Some sub-types of German Shepherds are larger and more muscular with a distinctive slope on their back end (which is typical of Show line German Shepherds), whereas other sub-types of German Shepherds (most notably some of the Working lines) are much smaller, slenderer, and stand more squarely.

As with any breed of dog, there are going to be discrepancies in sizing depending on the breeding and lineage of the dogs, and some lines have selectively bred to make the resulting offspring much larger in size (over 100 pounds) whereas other selective breeding is working towards making the German Shepherd much smaller (less than 50 pounds, or “pocket” size German Shepherds).

However, German Shepherds outside of the typical German Shepherd breed standard are dismissed from the show ring at best, and face lifelong health issues at worst.

Photo: Comparison of a black & tan female working line German Shepherd and a sable male show line German Shepherd of similar ages

How Fast Do German Shepherds Grow?

There are a lot of factors that contribute to how quickly or slowly your German Shepherd puppy may grow, but your puppy should be following along a similar path to the average weight and size for their age group.

Malnutrition, overfeeding, illness, injury, or genetics may cause differences in the growth of your German Shepherd puppy.

In general, German Shepherd puppies will go through growth spurts every few weeks, and these spurts tend to alternate between growing longer or growing taller, with a gradual weight gain.

The growth is slow at first, but as your German Shepherd puppy nears sexual maturity the rate will speed up slightly and then will taper off once they are around 2 to 3 years.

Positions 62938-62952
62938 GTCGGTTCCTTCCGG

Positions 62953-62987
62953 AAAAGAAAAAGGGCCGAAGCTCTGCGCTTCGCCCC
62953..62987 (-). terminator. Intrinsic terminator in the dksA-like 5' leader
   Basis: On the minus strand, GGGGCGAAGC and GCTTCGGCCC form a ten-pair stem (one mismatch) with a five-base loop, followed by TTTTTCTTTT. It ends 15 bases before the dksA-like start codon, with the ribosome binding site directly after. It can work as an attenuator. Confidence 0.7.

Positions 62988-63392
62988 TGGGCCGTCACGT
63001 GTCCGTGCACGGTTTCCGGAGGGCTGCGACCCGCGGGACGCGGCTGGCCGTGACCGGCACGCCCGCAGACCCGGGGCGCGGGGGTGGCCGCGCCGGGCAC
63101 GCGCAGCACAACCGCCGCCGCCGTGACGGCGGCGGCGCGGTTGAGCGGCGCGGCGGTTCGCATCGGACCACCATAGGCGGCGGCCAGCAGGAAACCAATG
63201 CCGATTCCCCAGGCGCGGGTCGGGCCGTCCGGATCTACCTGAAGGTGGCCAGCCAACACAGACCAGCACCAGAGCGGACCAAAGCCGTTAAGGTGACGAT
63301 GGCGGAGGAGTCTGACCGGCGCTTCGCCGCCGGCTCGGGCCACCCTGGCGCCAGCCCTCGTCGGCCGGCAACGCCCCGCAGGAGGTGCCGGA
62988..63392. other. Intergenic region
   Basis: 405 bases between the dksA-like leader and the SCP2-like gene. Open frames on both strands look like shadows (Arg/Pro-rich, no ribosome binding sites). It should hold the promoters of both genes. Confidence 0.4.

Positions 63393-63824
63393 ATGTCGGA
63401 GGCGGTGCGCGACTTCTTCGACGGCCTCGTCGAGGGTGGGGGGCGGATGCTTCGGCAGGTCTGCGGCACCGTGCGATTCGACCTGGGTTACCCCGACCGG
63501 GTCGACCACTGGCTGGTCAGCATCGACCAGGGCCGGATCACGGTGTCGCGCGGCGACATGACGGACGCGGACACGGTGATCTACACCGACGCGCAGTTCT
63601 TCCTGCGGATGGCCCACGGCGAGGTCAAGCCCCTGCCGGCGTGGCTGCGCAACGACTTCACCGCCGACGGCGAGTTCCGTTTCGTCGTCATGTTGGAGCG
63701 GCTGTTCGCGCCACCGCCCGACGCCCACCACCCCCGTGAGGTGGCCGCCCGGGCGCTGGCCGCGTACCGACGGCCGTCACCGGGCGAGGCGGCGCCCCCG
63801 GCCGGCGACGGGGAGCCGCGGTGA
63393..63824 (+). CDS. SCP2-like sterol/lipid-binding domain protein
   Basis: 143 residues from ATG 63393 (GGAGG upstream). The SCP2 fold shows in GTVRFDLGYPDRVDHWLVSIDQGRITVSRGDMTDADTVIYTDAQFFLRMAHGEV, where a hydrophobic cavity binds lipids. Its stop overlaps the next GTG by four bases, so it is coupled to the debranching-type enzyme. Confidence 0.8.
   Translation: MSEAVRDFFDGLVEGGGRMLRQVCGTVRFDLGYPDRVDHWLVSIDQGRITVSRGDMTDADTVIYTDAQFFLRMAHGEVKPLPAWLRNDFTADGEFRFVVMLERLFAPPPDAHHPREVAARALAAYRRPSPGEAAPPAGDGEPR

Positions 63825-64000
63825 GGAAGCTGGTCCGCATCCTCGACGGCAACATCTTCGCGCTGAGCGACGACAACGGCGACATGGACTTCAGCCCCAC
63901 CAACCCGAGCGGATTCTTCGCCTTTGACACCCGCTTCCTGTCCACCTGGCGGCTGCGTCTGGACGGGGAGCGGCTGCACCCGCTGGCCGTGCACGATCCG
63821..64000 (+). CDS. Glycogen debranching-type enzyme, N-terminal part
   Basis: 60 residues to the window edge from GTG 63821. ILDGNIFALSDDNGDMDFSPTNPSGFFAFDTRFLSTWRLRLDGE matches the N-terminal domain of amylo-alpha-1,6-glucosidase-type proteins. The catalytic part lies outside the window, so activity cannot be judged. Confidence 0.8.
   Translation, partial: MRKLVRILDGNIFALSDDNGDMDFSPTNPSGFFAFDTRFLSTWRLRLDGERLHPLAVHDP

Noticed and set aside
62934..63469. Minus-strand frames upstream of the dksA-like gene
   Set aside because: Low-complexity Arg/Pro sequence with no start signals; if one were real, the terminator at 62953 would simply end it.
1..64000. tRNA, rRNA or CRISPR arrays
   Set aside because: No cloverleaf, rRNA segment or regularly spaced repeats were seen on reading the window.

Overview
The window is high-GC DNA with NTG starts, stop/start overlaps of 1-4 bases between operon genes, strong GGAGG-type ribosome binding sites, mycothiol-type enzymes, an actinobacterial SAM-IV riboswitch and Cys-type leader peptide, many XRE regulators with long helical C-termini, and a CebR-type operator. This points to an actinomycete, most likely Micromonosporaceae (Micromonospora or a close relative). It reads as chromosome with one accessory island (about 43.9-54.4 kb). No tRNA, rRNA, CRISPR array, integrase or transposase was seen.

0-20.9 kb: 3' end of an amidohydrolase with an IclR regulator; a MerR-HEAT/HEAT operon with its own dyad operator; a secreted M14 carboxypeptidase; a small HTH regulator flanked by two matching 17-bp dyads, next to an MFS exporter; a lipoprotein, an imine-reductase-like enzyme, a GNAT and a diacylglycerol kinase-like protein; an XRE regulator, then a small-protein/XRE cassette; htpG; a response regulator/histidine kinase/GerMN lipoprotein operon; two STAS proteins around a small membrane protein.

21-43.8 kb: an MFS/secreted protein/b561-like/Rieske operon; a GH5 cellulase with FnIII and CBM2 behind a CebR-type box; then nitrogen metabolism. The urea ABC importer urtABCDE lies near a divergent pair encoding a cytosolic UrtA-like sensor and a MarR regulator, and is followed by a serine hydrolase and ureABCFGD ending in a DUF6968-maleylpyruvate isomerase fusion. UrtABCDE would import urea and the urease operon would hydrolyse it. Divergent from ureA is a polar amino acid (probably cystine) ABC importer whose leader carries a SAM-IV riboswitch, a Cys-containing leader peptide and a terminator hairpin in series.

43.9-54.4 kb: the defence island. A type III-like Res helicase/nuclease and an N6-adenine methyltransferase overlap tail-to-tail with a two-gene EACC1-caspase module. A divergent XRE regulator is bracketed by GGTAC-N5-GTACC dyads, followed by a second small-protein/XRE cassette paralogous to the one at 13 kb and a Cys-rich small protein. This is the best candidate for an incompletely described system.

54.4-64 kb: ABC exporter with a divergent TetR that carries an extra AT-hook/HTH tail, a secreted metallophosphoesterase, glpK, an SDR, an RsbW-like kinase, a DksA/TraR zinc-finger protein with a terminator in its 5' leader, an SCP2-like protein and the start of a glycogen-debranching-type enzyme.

When Do German Shepherds Stop Growing?

Most German Shepherds have achieved their full adult size (or close to it) by the time they reach the adolescent stage around 1 ½ to 3 years of age.

While they may still gain or lose weight or muscle, they will most likely not get any taller or longer than what they are at currently.

How To Use A GSD Growth Chart

For German Shepherd puppies, a growth chart is something that you can use to monitor and keep track of your puppy’s weight, height, and any other measurements or notes that are relevant to the health and age of your puppy.

Growth charts are very helpful in making sure your puppy is growing appropriately and is not too small or too large for their age, which could indicate an underlying health condition or illness.

Since most breeds of dogs grow at different rates and their weights and sizes will differ, it’s good to have an idea of the average German Shepherd size and weight, which is very different from the growth of a Great Dane or a Rottweiler.

For adult German Shepherds, a growth chart can help with making sure your German Shepherd is maintaining a healthy weight, and they are useful for tracking the weight of a less active senior German Shepherd to make sure they are not gaining weight or losing weight due to their older age.

How To Make Your Own Chart To Track Your Puppy’s Growth

You can make your German Shepherd growth chart from scratch using Microsoft Word, Microsoft Excel, or with just a regular piece of paper if you like the handwritten style.

If you want to get a bit fancier or would like to keep your German Shepherd puppy’s memories with you, then you might invest in a puppy journal that is pre-filled with charts that you can just fill in as your puppy grows. There are also customizable charts available on sites such as Etsy, or you can customize a human child’s growth chart into one for a puppy.

Example of a German Shepherd Puppy Growth Chart

Age of Puppy Weight (lbs) Height (in) Notes
8 Weeks
10 Weeks
12 Weeks
14 Weeks
16 Weeks
4 Months
6 Months
8 Months
10 Months
1 Year

How Do I Determine What Size My German Shepherd Is?

When you first get your German Shepherd puppy, it’s important to know how to properly measure them so you can get accurate measurements for your German Shepherd growth chart.